Fixing a Missed RMD
In 5 Easy Steps
must be taken by IRA owners beginning in the year they turn 70 1/2 and by
IRA and Roth
beneficiaries beginning in the year after the death the account owner. RMDs not taken are subject
to a penalty of 50% of amount not taken each year.
When Should you look for a missed RMD?
You should look for a missed RMD every year after an account owner ns
age 70 1/2 and when an IRA
or Roth beneficiary inherits an IRA. Ask your advisor to double check any calculations to be sure they
- Look at the Determine the prior year-end IRA balance for the year an RMD was not fully satisfied. (Note: There were no IRA RMDs for 2009.)
- Determine the life expectancy factor for all missed years. IRA owners use their age each year and look up the corresponding factor on the Uniform Lifetime Table. IRA beneficiaries use their age only in the year after the account owner's death and look the corresponding factor on the Single Life Expectancy Table. In each subsequent year, a beneficiary will subtract one from the previous year's factor. (Remember: These are general rules for determining life expectancy factors. There are many exceptions these rules.)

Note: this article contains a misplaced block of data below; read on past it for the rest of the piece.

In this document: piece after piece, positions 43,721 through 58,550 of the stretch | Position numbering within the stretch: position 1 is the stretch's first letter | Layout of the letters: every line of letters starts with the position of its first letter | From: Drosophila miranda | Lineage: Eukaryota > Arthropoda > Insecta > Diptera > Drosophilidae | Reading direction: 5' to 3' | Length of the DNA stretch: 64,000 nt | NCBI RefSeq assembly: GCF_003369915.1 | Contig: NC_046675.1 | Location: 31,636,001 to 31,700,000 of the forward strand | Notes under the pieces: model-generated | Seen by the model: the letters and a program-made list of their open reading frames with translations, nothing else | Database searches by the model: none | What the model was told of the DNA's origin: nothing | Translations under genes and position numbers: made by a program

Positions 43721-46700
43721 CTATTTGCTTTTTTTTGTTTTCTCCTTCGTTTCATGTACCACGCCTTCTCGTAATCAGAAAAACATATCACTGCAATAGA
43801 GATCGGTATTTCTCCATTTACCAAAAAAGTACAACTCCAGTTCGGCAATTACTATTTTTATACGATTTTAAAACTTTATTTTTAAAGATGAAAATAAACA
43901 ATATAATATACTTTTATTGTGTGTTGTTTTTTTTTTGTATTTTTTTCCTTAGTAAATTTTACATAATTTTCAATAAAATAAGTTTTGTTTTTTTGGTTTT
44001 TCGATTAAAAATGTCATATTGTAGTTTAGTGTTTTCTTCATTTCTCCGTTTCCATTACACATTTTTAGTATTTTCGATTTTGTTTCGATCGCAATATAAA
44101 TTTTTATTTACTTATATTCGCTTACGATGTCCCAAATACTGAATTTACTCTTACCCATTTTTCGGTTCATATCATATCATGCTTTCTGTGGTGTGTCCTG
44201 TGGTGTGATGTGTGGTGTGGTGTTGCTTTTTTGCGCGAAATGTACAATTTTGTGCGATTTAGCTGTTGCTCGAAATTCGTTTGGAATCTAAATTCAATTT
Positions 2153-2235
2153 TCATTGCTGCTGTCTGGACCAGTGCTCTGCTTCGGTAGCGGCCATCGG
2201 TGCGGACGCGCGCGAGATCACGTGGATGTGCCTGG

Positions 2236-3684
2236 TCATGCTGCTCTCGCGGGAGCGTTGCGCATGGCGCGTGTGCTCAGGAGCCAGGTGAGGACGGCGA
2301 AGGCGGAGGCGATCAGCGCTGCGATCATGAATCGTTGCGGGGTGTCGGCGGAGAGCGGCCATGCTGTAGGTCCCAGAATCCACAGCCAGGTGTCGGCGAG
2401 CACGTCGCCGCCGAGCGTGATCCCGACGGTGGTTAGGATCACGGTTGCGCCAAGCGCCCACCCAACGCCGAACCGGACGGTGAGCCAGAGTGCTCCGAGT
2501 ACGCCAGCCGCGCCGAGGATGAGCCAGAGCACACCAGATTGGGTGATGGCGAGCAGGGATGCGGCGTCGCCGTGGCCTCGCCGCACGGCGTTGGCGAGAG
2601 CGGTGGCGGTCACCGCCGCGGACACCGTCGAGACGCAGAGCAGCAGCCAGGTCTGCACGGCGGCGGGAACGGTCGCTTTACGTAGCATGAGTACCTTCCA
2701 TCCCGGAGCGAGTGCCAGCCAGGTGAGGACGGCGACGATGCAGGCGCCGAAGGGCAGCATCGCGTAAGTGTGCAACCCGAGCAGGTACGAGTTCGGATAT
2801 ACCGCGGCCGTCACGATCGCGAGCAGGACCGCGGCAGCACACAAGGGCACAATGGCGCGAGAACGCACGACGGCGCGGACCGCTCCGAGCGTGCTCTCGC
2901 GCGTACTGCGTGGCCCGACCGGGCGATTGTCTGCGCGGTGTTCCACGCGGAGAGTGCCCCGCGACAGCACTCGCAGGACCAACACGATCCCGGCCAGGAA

- Do some simple math. Divide the account balance by the life expectancy factor for each missed year's RMD and withdraw that amount from the IRA.
- Important forms to file: file IRS Form 5329 for each missed RMD to report missed distribution and penalty. The penalty can be waived for good cause. Attach a letter to the form requesting a waiver. It is helpful to include language in your explaining to the IRS why the distributions were missed, that the problem has been corrected and that procedures are in place to avoid future problems.
- It will never happen again. Set up procedures to ensure you take future RMDs. Many custodians offer an option to distribute RMDs automatically each year. If you struggle remember to take your RMD, setting up an automatic distribution may be beneficial.